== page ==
Affordable, effective and easy to use, tretinoin is one of the most widely used topical retinoids for treating and preventing acne, speeding up skin cell replacement and reducing the signs of aging.
Scientific studies show that tretinoin reduces levels of acne on the face, particularly over the course of two to three months. Other studies show that daily use of tretinoin cream can make wrinkles and other signs of facial skin aging less obvious.
Our guides to using tretinoin for acne and anti-aging cover these topics in more detail, with a range of interesting studies covering tretinoin’s numerous benefits.
Whether you’re using tretinoin cream for acne prevention or anti-aging purposes, it’s important to use it effectively. Tretinoin is a powerful, highly effective retinoid, meaning that you’ll usually only need a small amount to get noticeable, lasting results.
Below, we’ve cover the A to Z of using tretinoin cream for acne prevention and anti-aging, from choosing the right strength to successfully applying tretinoin to your face.
Start By Choosing The Right Strength of Tretinoin Cream
Tretinoin creams and gels come in a variety of concentrations, ranging from .01% tretinoin to significantly stronger .10% solutions.
Although tretinoin is a safe medication, it can cause some minor side effects when applied to your skin. The most common side effects of tretinoin are dry skin, peeling and irritation, all of which are most common during the first two to six weeks of treatment.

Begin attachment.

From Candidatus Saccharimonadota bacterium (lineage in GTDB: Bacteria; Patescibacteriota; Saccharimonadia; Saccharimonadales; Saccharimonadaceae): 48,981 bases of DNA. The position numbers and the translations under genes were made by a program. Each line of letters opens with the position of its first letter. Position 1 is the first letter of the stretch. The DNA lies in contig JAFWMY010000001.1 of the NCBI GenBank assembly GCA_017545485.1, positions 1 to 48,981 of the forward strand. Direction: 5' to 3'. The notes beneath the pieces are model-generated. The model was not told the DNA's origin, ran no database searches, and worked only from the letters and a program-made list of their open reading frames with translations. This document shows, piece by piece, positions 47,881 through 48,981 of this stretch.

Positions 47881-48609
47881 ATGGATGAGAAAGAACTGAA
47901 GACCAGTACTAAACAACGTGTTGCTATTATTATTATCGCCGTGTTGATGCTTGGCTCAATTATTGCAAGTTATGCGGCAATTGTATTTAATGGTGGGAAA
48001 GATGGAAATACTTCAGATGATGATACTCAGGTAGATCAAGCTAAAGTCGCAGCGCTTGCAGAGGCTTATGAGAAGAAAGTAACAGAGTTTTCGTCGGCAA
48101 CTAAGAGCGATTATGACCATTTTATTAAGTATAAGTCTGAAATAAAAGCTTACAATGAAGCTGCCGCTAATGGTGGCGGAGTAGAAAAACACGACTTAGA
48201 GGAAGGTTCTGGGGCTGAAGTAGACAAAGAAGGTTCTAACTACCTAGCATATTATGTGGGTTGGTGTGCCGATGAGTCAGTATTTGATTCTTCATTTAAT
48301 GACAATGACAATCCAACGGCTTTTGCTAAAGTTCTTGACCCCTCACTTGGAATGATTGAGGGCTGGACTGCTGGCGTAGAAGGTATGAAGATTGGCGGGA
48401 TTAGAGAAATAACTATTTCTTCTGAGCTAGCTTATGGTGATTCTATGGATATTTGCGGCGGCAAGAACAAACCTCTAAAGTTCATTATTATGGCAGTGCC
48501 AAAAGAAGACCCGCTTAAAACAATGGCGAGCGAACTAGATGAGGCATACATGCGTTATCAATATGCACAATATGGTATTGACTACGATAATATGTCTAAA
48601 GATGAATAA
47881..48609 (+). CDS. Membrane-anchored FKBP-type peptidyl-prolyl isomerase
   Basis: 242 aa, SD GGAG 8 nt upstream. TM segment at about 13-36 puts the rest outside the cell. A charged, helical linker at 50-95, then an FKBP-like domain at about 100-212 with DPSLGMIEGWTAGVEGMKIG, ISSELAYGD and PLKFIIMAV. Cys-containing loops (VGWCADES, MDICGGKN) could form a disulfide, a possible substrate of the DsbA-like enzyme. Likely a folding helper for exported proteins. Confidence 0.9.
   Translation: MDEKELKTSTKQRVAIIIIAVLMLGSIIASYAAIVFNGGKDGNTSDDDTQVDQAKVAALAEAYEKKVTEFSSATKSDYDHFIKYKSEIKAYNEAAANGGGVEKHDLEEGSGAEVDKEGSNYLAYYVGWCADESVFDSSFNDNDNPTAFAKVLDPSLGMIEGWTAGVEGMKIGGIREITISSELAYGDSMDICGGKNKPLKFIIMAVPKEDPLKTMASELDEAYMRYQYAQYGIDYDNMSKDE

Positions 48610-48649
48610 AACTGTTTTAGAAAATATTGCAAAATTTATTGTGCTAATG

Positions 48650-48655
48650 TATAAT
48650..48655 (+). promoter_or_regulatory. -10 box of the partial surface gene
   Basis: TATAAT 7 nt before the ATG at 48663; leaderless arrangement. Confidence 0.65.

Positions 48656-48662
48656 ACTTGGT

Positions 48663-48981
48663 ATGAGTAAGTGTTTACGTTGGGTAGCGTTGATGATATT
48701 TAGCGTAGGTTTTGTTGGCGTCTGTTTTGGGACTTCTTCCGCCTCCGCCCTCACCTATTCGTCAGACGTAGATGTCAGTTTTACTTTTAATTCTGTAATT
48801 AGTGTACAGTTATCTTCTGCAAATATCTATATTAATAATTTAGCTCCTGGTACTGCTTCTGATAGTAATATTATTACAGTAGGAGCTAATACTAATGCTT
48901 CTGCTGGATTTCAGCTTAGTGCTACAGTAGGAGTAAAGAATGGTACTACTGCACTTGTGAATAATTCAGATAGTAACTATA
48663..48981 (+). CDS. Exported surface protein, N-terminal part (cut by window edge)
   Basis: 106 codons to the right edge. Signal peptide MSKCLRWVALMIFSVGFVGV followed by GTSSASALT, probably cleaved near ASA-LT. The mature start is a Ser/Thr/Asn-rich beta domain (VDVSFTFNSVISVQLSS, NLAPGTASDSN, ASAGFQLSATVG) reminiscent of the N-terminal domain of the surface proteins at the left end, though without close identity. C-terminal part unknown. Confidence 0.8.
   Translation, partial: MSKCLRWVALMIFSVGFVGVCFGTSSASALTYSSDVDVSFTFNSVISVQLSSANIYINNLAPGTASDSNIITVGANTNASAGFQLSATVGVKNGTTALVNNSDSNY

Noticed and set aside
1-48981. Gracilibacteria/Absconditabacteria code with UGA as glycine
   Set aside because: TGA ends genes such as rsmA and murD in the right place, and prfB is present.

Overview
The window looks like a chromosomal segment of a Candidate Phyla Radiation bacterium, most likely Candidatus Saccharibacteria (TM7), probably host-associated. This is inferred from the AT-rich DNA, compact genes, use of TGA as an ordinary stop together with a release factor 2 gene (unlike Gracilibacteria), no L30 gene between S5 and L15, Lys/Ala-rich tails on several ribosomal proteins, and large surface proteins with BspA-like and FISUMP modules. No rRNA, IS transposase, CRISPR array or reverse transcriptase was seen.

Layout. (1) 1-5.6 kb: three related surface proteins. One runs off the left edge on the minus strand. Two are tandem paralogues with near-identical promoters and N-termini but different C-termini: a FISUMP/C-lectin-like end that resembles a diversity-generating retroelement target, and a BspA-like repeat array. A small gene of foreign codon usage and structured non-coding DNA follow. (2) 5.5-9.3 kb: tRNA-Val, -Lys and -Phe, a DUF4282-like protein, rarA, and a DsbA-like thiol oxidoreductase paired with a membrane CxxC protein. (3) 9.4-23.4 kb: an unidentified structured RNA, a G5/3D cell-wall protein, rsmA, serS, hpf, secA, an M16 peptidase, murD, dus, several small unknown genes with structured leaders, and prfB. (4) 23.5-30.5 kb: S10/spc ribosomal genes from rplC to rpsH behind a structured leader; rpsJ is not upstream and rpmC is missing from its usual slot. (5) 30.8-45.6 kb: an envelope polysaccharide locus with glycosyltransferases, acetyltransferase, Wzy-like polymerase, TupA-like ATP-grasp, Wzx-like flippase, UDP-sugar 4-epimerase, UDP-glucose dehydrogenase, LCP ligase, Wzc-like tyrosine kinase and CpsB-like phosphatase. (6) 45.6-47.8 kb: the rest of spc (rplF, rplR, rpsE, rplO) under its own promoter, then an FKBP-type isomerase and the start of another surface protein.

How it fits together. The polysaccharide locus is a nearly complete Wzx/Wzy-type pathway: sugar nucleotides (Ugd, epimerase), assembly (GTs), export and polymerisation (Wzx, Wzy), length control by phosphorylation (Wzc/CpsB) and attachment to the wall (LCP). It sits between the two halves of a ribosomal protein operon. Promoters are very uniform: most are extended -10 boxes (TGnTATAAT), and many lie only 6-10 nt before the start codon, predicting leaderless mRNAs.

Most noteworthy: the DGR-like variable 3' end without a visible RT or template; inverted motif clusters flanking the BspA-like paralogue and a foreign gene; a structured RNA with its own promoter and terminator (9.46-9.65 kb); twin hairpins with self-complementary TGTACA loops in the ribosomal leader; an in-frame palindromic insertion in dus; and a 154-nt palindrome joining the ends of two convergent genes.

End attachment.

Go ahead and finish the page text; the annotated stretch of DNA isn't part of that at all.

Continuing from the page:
To reduce your risk of experiencing side effects, it’s best to begin topical tretinoin treatment using a low to mid-strength tretinoin cream.
In the US, most doctors prescribe .05% tretinoin cream or gel to first-time users. If you have sensitive skin or only have mild acne, you should also consider using a weaker concentration, such as 0.025% or .01% topical tretinoin.
Finding the right tretinoin cream or gel concentration is a very individual process, meaning it could take several months for you to “dial in” your tretinoin use and work out which cream is ideal for your skin sensitivity, acne or other skin issues.
Apply Tretinoin Cream or Gel at Night
The best time to apply tretinoin cream or gel to your face is at night, shortly before you go to bed. This allows the tretinoin to be fully absorbed by your facial skin without any risk of wind, sunlight or dust particles from affecting your skin.